Recycle Your Cell Phone


Why is it Important to Recycle Old Cell Phones?

It’s a bigger story than you think.

The scope of the problem
Due to their small size and rapid replacement cycle, cell phones are more likely to end up in the waste stream and contribute to a growing portion of toxic materials that end up in our landfills.
There are over 260 million cell phone users (85% of the population) in the U.S. alone with nearly 1 billion currently in retirement. It has been estimated that only 10% of unwanted cell phones are recycled each year.
Health and environment
Cell phones and their accessories contain a large number of hazardous substances known as Persistent, Bioaccumulative and Toxic Chemicals (PBTs). Included in the list of PBTs are metals (e.g. antimony, arsenic, beryllium, cadmium, copper and lead) which escape into the environment, contaminating natural resources and polluting wildlife habitat. These toxins travel through animal and human food chains causing birth defects, neurological damage and cancer.

Recycling cell phones reduces greenhouse gas emissions, keeps valuable material out of landfills and incinerators, and conserves natural resources. Recycling just a million cell phones reduces greenhouse gas emissions equal to taking 33 cars off the road for a year.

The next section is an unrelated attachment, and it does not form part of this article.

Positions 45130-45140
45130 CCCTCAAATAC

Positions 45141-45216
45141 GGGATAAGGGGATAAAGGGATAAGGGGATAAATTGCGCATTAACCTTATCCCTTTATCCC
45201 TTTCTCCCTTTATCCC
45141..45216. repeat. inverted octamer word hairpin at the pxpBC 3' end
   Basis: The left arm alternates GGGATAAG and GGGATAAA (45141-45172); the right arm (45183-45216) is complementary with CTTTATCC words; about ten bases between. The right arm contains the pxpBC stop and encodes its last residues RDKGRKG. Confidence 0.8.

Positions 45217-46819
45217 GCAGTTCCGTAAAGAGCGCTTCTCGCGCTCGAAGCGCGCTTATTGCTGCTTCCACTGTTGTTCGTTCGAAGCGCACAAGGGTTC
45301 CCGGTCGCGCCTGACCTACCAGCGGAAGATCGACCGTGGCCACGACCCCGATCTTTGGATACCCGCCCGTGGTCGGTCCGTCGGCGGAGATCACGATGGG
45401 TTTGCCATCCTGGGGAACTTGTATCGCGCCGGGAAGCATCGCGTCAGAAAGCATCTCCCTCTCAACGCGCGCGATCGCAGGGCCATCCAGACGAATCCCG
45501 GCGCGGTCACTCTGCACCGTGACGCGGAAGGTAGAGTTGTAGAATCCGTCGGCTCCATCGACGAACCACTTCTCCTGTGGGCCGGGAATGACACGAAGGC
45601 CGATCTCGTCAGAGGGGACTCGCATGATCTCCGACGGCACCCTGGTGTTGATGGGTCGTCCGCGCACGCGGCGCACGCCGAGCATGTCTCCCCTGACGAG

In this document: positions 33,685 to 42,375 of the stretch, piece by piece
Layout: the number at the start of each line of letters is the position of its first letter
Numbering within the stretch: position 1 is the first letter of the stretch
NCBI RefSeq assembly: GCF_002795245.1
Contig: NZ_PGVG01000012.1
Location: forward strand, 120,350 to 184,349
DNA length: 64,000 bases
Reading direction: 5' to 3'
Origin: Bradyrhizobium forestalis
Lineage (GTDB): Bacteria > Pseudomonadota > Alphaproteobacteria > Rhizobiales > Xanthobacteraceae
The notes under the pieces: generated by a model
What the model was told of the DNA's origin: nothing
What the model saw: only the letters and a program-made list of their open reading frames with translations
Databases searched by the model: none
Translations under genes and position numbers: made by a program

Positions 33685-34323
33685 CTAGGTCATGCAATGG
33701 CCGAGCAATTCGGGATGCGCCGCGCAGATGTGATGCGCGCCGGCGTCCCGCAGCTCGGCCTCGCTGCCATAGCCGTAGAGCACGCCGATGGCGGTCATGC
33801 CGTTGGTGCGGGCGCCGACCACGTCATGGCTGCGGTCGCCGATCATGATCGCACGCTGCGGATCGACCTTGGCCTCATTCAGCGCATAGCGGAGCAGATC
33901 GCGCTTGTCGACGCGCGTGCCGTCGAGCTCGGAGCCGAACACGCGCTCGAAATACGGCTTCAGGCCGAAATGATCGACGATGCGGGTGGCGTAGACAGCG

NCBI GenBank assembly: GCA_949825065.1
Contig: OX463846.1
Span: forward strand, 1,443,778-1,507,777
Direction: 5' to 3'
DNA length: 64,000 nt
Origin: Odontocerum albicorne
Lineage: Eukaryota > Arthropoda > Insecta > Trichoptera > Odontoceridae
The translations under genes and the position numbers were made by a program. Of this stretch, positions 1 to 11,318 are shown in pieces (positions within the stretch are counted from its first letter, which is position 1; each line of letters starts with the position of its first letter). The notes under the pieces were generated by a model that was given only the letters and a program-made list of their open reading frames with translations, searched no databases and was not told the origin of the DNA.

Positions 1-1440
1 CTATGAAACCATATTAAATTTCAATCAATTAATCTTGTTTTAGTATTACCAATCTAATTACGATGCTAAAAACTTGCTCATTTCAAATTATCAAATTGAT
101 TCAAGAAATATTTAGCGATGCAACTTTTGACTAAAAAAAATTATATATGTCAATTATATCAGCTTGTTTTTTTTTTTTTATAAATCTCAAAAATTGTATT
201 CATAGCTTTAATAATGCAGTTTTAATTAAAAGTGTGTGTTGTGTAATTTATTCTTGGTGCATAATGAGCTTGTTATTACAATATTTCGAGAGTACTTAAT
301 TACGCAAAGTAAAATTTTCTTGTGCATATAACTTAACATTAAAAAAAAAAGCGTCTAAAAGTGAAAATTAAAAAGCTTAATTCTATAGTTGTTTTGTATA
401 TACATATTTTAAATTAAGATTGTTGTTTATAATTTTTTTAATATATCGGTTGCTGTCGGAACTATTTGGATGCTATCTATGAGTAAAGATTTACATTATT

Endangered animals
An ore called Coltan (columbite-tantalite) is a source of the element tantalum which is an essential coating for components of cell phones. This ore is often found in the Congo in the middle of endangered gorilla and elephant habitats. These animals are being killed by rebel bands mining this ore. Reducing the demand for Coltan will help save these animals and their habitat.  
Return the Call of the Wild
douc langur
The Philadelphia Zoo Docent Council has an ongoing effort to raise awareness about the effects of cell phones on the environment and to help with the solution.

Funds raised through the Return the Call of the Wild program go to the Endangered Primate Rescue Centre, a nonprofit organization working to conserve endangered primates in Vietnam, home of the beautiful douc langur monkey, one of the most-endangered primates in the world.

The Philadelphia Zoo is the only Zoo in the country currently exhibiting douc langurs. They can be seen at the Rare Animal Conservation Center. As part of its global conservation efforts, the Zoo is working to raise awareness on the conservation issues affecting douc langur wild populations and has also successfully bred its doucs, which are among the most sensitive and delicate of all primates.

A Return the Call of the Wild collection box is located at the Zoo’s North Gate entrance.

Contact the Zoo’s docent office at 215-243-5317 or by email at for information on how you can join the Zoo’s Return the Call of the Wild project by collecting cell phones at your school or business.